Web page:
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, 25 (3), 942-50

Psychometric Properties of the Wender-Reimherr Adult Attention Deficit Disorder Scale

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Psychometric Properties of the Wender-Reimherr Adult Attention Deficit Disorder Scale

Barrie K Marchant et al. Psychol Assess.

Abstract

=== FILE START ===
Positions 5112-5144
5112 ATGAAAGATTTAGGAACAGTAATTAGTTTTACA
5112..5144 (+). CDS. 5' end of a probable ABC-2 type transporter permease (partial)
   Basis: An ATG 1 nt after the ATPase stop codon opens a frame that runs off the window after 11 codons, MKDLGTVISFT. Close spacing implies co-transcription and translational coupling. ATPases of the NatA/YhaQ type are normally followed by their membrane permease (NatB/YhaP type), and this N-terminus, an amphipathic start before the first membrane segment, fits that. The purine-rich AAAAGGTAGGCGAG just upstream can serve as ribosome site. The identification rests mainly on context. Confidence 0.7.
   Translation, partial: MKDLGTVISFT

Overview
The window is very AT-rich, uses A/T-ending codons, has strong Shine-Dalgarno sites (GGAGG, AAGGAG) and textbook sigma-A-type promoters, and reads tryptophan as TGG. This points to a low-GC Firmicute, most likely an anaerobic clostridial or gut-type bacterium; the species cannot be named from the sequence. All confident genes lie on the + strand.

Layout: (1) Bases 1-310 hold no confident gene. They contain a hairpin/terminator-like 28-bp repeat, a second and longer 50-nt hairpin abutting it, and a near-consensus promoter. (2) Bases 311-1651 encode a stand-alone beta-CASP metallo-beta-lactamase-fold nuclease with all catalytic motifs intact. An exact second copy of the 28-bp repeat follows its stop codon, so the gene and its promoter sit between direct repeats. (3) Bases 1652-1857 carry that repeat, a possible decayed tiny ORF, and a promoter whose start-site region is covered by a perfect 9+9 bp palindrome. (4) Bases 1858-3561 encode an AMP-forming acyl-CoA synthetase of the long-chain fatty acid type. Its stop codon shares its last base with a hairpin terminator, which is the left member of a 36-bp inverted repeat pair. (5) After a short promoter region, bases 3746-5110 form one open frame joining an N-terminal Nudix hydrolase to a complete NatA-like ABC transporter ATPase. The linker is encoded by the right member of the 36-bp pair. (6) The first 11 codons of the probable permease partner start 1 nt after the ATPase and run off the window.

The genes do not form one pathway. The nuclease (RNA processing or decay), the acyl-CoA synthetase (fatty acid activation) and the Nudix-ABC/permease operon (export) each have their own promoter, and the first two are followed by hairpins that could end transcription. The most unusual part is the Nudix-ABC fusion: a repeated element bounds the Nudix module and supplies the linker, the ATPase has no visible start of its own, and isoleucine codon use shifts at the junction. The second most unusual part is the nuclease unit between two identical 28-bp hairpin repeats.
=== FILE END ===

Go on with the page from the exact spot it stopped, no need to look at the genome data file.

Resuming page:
The Wender-Reimherr adult attention deficit disorder scale (WRAADDS; Wender, 1995) is a clinician-rated scale based on the Utah Criteria for attention-deficit/hyperactivity disorder (ADHD) in adults. It assesses ADHD symptom severity across 7 domains: attention difficulties, hyperactivity/restlessness, temper, affective lability, emotional over-reactivity, disorganization, and impulsivity. The normative sample consisted of 120 males and females ages 20-49 with no personal or family history of ADHD. Patients with ADHD met Diagnostic and Statistical Manual of Mental Disorders (4th ed., text rev.; DSM-IV-TR; American Psychiatric Association, 2000) criteria, included males and females ages 20-60, and came from 5 clinical trials. Measures of reliability (test-retest r = .96; interrater r = .75) and internal consistency (Cronbach's alpha = 0.78) were acceptable. The WRAADDS correlated with the Conners' Adult ADHD Rating Scale (CAARS; Conners, Erhardt, & Sparrow, 1999) total scores (r = .501, p < .001). WRAADDS hyperactivity + impulsivity correlated with the CAARS hyperactivity/impulsivity (r = .601, p < .001), and WRAADDS attention + disorganization correlated with the CAARS inattention (r = .430, p < .001). Discriminate validity (adults with vs. without ADHD) was significant for all domains (p < .001). Factor analysis yielded a 2-factor solution accounting for 58% of the variance, one containing the emotional dimensions and the second containing attention and disorganization. Hyperactivity/restlessness and impulsivity were split between both factors. Changes in response to treatment for the WRAADDS and CAARS were highly correlated (p < .001). These psychometric data support continued use of the WRAADDS in adults with ADHD.

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